1. Don’t think. Just write.

Sometimes it’s tempting to plan everything out. If you’re like me, you like to know the beginning, middle, and end before you even get to that point in the story. But planning can restrict your creativity.

Before you think, just write. Don’t worry about grammar or sentence structure; let yourself write without any boundaries and lose yourself in the process.

This method is quite the opposite of number 7, however, different methods work for different writers. Try both to see which one works better for you.

  1. Go on an adventure.

Writing is easiest when you write from experience. If you’ve already grown tired of writing about all of your favorite experiences, make some new ones.

Take a trip to the beach or a city you’ve never been to. Introduce yourself to a stranger and start a conversation. Try something you’ve always been afraid of doing. It doesn’t matter what it is; get out there and create an experience that will leave you itching to pour it all out onto a piece of paper.

  1. Write really early in the morning or really late at night.

This one might seem unorthodox, but that’s okay. Sometimes you have to step away from what’s ordinary in order to gain a better perspective of your writing.

I know I write best when most people aren’t awake. I almost never write when the sun is up. Any time between midnight and six a.m. is when words seem to flow the most smoothly from my brain to paper. There’s something about the early morning hours that activates deeper thoughts.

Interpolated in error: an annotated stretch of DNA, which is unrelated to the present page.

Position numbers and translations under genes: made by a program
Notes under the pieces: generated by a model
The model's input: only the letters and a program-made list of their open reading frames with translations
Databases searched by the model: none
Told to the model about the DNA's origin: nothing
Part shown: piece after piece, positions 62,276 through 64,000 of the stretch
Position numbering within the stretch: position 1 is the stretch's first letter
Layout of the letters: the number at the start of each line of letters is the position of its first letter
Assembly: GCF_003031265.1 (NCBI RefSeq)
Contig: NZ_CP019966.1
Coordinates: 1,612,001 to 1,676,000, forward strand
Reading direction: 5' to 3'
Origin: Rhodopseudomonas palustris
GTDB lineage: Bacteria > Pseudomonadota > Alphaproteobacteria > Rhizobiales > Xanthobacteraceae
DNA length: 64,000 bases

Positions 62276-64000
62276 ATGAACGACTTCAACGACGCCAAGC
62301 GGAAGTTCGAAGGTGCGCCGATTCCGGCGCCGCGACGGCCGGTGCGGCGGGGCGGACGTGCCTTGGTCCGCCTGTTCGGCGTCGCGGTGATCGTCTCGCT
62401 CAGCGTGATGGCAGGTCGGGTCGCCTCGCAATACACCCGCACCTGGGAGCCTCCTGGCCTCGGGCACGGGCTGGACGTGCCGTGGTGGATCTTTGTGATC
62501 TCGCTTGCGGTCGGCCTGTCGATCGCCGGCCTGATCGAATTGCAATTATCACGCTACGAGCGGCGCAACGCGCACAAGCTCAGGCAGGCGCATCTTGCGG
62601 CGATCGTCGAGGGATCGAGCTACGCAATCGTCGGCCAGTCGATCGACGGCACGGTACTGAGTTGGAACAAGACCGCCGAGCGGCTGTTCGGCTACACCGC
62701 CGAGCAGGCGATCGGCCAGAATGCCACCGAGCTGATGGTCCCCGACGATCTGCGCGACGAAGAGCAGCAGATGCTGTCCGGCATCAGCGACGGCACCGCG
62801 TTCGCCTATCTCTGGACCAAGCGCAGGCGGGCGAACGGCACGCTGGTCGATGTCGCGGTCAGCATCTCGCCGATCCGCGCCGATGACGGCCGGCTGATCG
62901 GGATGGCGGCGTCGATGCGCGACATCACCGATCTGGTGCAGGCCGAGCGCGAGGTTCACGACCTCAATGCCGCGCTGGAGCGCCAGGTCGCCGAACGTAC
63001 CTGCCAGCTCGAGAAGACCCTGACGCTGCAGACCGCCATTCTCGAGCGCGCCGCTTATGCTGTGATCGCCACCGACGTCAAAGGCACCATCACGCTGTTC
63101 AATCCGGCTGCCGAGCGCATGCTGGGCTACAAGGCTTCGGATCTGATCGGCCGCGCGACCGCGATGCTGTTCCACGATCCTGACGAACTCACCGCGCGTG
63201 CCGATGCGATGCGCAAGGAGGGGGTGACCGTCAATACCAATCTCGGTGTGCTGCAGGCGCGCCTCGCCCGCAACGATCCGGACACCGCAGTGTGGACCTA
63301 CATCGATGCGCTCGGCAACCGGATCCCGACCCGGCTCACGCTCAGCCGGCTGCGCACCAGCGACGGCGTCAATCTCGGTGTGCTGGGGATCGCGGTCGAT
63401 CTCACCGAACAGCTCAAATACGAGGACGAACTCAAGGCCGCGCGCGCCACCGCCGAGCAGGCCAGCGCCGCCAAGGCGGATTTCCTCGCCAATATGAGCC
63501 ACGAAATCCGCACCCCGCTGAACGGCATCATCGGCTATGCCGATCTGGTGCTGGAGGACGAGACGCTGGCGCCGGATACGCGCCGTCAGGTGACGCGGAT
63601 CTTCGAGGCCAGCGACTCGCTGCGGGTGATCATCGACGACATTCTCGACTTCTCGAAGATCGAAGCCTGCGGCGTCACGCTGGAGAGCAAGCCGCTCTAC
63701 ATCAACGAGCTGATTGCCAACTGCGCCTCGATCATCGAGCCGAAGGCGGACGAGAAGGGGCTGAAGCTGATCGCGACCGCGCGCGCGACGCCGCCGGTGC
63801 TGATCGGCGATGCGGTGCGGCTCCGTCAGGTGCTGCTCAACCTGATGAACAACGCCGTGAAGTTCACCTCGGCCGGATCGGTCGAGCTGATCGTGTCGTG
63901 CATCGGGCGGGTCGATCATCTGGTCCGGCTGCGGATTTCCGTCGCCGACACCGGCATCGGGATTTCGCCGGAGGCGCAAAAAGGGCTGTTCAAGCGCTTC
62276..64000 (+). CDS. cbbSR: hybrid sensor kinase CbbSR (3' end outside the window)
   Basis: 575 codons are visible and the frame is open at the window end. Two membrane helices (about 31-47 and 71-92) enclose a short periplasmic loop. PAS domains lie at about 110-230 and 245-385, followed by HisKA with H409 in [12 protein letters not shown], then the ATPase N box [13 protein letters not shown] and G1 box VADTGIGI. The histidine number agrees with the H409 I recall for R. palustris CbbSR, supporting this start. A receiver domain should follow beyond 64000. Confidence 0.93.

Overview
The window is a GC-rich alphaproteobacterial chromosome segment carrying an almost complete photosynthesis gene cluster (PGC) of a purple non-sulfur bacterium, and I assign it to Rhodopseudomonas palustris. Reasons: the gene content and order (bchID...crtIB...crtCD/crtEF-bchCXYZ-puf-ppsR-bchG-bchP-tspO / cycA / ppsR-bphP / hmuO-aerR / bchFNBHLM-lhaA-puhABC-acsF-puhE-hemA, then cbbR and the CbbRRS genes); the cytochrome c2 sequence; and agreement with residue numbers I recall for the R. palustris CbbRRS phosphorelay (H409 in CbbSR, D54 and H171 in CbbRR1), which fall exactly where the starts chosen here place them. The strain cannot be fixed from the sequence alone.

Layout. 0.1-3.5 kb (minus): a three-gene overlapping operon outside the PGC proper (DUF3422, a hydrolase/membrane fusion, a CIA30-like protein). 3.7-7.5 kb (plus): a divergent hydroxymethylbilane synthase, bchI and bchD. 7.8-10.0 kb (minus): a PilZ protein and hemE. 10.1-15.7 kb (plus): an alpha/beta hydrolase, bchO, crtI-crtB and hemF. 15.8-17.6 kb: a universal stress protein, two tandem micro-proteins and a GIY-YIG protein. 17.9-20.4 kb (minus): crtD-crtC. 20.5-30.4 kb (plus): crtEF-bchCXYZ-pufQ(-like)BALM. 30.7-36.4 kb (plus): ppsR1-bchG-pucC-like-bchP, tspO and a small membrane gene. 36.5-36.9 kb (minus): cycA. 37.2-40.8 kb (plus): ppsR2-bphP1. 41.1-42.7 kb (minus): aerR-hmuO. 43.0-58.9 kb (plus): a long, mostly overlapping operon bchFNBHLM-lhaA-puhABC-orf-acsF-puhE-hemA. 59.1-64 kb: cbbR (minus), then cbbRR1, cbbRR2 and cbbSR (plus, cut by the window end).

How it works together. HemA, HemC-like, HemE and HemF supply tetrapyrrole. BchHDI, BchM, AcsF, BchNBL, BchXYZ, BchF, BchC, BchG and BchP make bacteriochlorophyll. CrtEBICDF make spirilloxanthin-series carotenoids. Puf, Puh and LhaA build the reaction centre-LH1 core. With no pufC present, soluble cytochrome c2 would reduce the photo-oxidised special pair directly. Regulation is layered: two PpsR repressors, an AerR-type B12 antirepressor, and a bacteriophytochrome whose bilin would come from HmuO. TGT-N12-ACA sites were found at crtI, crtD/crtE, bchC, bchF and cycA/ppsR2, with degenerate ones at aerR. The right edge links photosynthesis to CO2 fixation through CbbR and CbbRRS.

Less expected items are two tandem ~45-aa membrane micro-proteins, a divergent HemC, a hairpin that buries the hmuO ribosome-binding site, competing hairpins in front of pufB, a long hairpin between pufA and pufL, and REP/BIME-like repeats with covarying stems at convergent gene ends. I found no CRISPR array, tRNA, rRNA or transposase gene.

Whether you’re up at four a.m. because you’re a night owl or because you’re an early riser, use that time to access deeper parts of your brain that are less active in daylight.

  1. Change the scenery.

You may have a favorite writing spot or spots. Writing in your bedroom or at your kitchen table might be the easiest options. But change it up.

Instead of pulling out your laptop or journal and curling up in bed, take a walk. Sit down somewhere new and start writing. Maybe a change in scenery is all you need to ease the block in your head.

  1. Find some of your old writing.

Search through old journals and files on your laptop. Go back as far as you can. Choose one you remember feeling really good about writing or one you felt really bad about. Choose one that was really important to you.

Now rewrite it. Rework the piece so that it’s a reflection of who you are now. Maybe this involves editing a few sentences or maybe it means completely rewriting everything. Change your voice, tone, sentence structure, or whatever else you feel needs to be changed.